Saturday, May 08, 2010

Natural Motherhood.

Part of my approach in dealing with post natal depression is to get the woman away from the kids for a while. The two suggestions that I usually offer the woman are:

a) Put the child in childcare for a while.
b) That she try to get some work, part-time or full time.

The purpose of these two suggestions is to give the woman some pscyhological "breathing space" from the children. A place where she doesn't have to think about them constantly; some time where she can have to herself.

Now, with regard to childcare, I'm not particular concerned as to how she arranges things. If she has family supports, I'm quite happy for her to use them. But it's quite surprising to note just how many grandmothers do not want to take that role on, even for a few days. Some grandmothers are quite happy initially but then become resentful after a while. It would appear that many grandmothers, i.e older women are not keen to look after children when given a second chance. Once again the natural maternal instinct seems to be somewhat deficient in these women, and once again it would seem to refute the traditionalist idea that women naturally want to care for children, even their own.

On the other hand, there are plenty of grandparents who can get enough of the children, but this again would seem to confirm the idea that some women are naturally maternal where others are not.

My biggest problem in getting women to put their children in child care is other women: Particularly, natural mothers. That is women to whom motherhood is a constant joy. The problem here is that these women continually drop snide remarks toward those who put their children in child care. Women, being social animals, are far more sensitive to these remarks than men and are constantly on the defensive with regard to their reputation amongst other women. The net result is that a woman with post natal depression wants to get some space from the kids but feels guilty for wanting to.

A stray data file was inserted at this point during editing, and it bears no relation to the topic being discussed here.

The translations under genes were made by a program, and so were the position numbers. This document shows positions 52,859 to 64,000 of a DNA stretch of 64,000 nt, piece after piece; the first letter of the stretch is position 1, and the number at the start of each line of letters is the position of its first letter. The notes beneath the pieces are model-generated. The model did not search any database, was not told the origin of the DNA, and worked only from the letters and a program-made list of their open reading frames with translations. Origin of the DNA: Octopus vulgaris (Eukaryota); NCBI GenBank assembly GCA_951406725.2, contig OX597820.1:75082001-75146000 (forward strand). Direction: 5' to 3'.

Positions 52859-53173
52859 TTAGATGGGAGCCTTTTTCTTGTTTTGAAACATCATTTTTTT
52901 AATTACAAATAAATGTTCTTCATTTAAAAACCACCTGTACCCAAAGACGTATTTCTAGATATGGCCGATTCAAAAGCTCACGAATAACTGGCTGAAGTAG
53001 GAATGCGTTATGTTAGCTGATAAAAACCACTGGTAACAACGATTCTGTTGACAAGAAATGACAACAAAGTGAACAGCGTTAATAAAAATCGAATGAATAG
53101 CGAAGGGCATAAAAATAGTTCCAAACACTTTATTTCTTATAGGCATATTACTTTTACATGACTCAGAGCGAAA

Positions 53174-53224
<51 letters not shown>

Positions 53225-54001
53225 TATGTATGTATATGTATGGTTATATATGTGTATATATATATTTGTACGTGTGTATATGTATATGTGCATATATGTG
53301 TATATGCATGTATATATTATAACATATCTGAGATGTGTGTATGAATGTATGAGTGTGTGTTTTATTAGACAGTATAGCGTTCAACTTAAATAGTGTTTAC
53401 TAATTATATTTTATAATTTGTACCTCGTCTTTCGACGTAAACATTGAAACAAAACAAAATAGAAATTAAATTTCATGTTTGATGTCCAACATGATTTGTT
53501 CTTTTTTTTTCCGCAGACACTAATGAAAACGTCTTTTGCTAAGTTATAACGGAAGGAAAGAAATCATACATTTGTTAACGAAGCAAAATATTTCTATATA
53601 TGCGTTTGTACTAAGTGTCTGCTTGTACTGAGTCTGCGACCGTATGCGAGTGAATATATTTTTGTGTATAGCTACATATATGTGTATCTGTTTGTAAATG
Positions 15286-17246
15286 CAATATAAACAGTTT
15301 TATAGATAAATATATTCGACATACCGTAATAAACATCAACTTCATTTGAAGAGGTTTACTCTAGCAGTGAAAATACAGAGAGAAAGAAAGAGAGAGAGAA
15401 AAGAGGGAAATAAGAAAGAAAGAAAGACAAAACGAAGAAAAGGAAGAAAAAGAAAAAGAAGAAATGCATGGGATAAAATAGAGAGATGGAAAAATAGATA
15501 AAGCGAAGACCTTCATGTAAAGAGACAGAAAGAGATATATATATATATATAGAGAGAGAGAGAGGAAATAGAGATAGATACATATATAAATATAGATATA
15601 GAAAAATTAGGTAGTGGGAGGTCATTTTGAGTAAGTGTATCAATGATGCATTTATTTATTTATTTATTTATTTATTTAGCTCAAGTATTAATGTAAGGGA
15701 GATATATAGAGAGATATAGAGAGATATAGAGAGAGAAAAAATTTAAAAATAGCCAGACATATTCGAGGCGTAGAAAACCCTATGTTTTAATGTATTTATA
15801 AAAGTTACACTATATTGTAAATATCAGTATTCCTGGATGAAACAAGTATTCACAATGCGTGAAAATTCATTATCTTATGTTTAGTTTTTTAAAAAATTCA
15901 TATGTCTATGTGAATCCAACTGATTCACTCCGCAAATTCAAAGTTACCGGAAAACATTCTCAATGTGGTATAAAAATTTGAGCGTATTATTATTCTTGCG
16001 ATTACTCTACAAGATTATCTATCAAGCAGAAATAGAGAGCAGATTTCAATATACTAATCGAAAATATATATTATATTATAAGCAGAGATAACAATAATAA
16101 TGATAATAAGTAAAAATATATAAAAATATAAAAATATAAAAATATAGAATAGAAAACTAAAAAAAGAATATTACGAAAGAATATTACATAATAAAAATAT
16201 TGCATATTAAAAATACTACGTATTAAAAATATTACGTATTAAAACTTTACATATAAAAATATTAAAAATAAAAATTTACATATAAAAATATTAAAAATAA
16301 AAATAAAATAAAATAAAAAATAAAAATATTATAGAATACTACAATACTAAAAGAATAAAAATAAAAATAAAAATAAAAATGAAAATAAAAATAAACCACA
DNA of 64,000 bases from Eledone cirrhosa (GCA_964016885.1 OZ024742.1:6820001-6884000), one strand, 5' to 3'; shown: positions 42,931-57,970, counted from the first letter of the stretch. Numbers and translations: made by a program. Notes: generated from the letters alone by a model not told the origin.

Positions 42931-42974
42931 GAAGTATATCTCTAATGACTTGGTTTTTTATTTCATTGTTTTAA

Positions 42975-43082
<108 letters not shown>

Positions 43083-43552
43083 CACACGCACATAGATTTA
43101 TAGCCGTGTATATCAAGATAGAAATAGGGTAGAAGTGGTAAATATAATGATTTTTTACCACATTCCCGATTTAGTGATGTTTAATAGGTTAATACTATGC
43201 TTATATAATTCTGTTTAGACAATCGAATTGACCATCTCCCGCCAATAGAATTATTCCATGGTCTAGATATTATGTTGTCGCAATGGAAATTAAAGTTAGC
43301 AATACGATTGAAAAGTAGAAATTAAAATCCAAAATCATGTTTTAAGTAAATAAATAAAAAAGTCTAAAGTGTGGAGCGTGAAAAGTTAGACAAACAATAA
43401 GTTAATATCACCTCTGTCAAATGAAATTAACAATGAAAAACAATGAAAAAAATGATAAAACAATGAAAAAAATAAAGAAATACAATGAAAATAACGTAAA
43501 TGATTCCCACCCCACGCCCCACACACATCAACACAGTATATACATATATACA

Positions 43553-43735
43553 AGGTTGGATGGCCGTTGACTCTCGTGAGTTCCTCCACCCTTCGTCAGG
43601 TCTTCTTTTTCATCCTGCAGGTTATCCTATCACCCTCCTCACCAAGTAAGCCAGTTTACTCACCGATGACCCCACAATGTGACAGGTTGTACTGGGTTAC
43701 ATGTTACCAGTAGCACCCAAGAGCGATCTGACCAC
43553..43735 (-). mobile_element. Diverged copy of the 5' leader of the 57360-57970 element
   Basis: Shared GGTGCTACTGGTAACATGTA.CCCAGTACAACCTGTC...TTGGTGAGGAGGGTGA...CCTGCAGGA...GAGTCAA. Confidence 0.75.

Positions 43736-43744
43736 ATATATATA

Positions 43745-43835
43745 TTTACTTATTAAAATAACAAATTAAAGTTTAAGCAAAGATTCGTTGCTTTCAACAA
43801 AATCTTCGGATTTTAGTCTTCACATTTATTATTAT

The is a lot of contradictory evidence with regards to the benefits of child care. Personally I regard it as neutral. However the question that needs to be asked is, Do women with PND look after their children as well as a child care center? Several studies suggest not. The assumption, that the best care available to a child is by their mother, would appear to be wrong in some instances. A woman having a hard time off coping with her children is probably better off putting her child in child care.

If a woman's natural place is in the home, looking after the children, then it would seem to imply that women should possess the natural temperament to look achieve this. The reality is that a lot of women find looking after children highly stressful, stressful to the point that PND ensures. Some women aren't meant to stay at home with the kids.

Of course the charge is levied that these women are somehow deficient: They are selfish, ignore their children, don't love them etc. Some of them are. But the majority stick at job of motherhood till they drive themselves into the ground and reluctantly into my office. Most of them are embarrassed and ashamed that they can't cope and have arrived as a last resort after a prolonged and valiant effort. I have to pry them away from the myth that it all should come naturally to them: A myth perpetrated by Traditionalists.

From the above it would seem to imply that women can be divided into two groups; those who are natural mothers and those who are not. When in reality it's a spectrum with the two poles being the extremes. Most women are somewhere in between. It's this heterogeneity of temperament which probably explains Catherine Hakim's Preference Theory.

3 comments:

Hestia said...

If a woman's natural place is in the home, looking after the children, then it would seem to imply that women should possess the natural temperament to look achieve this. The reality is that a lot of women find looking after children highly stressful, stressful to the point that PND ensures. Some women aren't meant to stay at home with the kids.
To this I'd also add some situations aren't good for the child to be home all of the time, no matter how good or natural their mother is. Sometimes it seems women forget the needs of their children to "follow the herd" or make themselves feel better.